When someone considering a new job evaluates pay, often they look at the “rate” of pay and don’t look at the entire package. This is especially true when a driver looks primarily at a “sign on bonus” or mileage pay that a trucking company advertises. If you are not careful, you will fall victim to a “bait and switch.”
Tunnel vision could cause you to miss many important elements of pay. Look beyond what is advertised. Your pay consists of many items that, all put together, comprise your total compensation package. Make sure you get the whole enchilada.
There are a number of questions you should ask the recruiter. Be sure to get a pen and paper to write the answers down from each company and compare notes. If you don’t understand the answers, ask again. If they can’t answer the questions, run! Pay shouldn’t be ambiguous.
If you are a good driver with a good record, the question is not whether you can get a job. The question is whether you will get the job you deserve. Recruiters are highly commissioned to get you into their orientation. Ask the right questions. Do your homework to make sure you get what you deserve for your skill and experience.
Questions for Recruiters
1. What is the rate of pay? Is this for northeast? Is this for certain operations? Is it tiered? Does this vary by length of the haul? If so what is the average rate per mile? Short haul operations tend to have higher rates but fewer miles. Long haul operations tend to have lower rates and higher miles. One trick is that if you are dealing with a publicly traded company, you can research their SEC filings online and learn their average lengths of haul and average miles per week per truck. This is public information for these carriers.
2. If you are talking with someone who advertises “guaranteed pay,” what is in the fine print”? Some may advertise this but won’t pay it if lists of conditions are not met. What is that list?
3. What are the average miles a driver in your fleets gets per week? What is the average per year? What was the average W2 pay of your drivers last year? What was the high?
4. What is your per diem allowance? (An amount that is deducted to represent road expenses to save taxes)
5. What benefits do you offer? Health insurance? Dental? Vision? Long term Disability? Short term disability? Group Life Insurance? Legal Protection Insurance? What does each cover? What does each cost? Some medical plans look inexpensive but do not cover much. What are the co-pays? Deductibles? What is the charge for family coverage? If you are divorced, will this insurance meet your obligations to your children under that decree? For health insurance, confirm that it is actually insurance and not a health plan. Some inexpensive products look like insurance but are really not. These offer a schedule of a very limited coverage.
6. What do you offer in terms of holiday and vacation pay? How long do you have to work at the company to qualify? Does it increase with tenure?
7. Do you offer layover pay? How much? How do you define a “layover?”
8. Do you have driver loading or unloading? How often? What is your pay for this? Do you reimburse for lumpers?
9. Do you pay detention? How much free time before you pay? What are the conditions? Do you pay detention regardless of whether the customer pays you? How quickly is it paid?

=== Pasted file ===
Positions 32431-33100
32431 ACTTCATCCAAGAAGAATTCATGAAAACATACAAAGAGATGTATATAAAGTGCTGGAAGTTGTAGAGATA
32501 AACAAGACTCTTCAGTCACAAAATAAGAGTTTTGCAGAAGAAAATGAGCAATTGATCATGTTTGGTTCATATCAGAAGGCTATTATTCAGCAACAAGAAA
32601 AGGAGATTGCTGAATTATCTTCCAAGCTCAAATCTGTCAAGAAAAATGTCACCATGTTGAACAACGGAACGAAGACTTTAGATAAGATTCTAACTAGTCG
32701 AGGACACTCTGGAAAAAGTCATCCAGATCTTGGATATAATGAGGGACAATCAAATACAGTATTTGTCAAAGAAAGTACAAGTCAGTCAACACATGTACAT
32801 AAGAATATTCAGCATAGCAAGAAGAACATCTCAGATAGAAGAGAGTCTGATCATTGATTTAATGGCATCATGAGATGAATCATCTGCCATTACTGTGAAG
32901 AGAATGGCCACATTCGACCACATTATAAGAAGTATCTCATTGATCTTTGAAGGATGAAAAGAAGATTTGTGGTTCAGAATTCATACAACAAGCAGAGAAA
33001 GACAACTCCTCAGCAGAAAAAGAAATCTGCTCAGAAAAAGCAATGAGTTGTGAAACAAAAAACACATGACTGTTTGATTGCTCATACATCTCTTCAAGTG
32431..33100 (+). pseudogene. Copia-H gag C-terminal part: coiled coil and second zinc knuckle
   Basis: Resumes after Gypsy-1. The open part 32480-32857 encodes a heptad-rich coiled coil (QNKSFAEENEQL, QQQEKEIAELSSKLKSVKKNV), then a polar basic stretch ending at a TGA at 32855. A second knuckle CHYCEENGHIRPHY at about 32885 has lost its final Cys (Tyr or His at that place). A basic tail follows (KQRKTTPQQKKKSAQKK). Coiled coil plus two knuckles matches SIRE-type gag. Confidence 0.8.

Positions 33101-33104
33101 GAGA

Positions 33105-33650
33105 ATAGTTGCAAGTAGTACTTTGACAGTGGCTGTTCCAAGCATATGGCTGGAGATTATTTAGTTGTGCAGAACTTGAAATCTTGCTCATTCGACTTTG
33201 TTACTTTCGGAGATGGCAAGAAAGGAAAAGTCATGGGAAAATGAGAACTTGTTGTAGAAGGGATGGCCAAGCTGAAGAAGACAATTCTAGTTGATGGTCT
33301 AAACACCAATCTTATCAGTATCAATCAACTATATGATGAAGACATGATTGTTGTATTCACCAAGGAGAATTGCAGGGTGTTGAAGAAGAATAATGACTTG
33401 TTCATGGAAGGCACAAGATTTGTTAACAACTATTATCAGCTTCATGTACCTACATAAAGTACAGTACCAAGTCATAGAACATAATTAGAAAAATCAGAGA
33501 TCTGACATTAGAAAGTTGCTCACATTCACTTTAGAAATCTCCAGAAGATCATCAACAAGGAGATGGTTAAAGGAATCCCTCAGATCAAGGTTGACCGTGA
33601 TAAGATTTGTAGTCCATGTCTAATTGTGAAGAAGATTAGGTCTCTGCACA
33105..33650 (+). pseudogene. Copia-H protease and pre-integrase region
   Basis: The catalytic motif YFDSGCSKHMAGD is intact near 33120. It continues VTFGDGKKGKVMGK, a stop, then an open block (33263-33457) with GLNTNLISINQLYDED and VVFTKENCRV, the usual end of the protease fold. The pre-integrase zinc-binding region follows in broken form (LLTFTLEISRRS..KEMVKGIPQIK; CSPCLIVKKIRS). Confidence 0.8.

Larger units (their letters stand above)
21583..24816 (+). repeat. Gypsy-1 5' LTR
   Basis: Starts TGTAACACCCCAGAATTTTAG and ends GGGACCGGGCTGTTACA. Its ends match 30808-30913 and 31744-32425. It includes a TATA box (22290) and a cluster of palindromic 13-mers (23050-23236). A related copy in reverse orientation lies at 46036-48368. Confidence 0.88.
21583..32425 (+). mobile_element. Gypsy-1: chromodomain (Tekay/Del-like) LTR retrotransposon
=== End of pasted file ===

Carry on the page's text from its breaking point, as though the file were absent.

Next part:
10. Do you pay for tolls?
11. Are there other opportunities to make money, such as recruiting? Or training?
12. Do you have a 401(k) retirement plan? What is the match?
13. Do you charge drivers for anything? What? How much?
14. Do you pay anything for taking a trailer in for repair?
15. Do you pay for a short shuttle?
16. What is your cap on mileage pay rate? Is it based on performance, tenure or other items? What are they?
17. Are there bonuses? What are they based on? How often are they paid? What percentage of your fleet actually earns the bonuses?
Keep in mind that time is money. Wasted time takes from your compensation since you are paid by the mile. Ask some questions around time.
Do they haul many food products? If so, you are likely to spend a lot of time at grocery warehouses, which often live load and are notorious for delaying drivers. Ask how many trailers per tractor they have. If they have 3 to 1, they are probably likely to be a drop and hook operation predominantly. If it is 2 to 1 or less, there is probably a lot of live loading involved. Live loading eats into your compensation.
Ask about their CSA scores. Good scores tend to get a green light at the scale houses more often, while bad scores insure that you will spend a lot of time at the scale houses.
Ask about the average age of their equipment. Older equipment tends to spend more uncompensated time in the shop, especially with EPA requirements on exhaust systems.
There is a lot more you could ask but this is a good starting checklist. Prepare before you call. To truly understand your compensation, you must take the time to ask the right questions, listen to their answers and take notes so you can compare the offerings. This is the best way to find your long term career.
Check back in on Tuesday for ACT’s answers to these questions. If you look at the package ACT offers, I think you will find that here, you get the “Whole Enchilada.”
Happy and Profitable Trucking! ~Tom
Interested in driving with ACT? Call us today to speak with a recruiter or if you're ready, go ahead and fill out an application.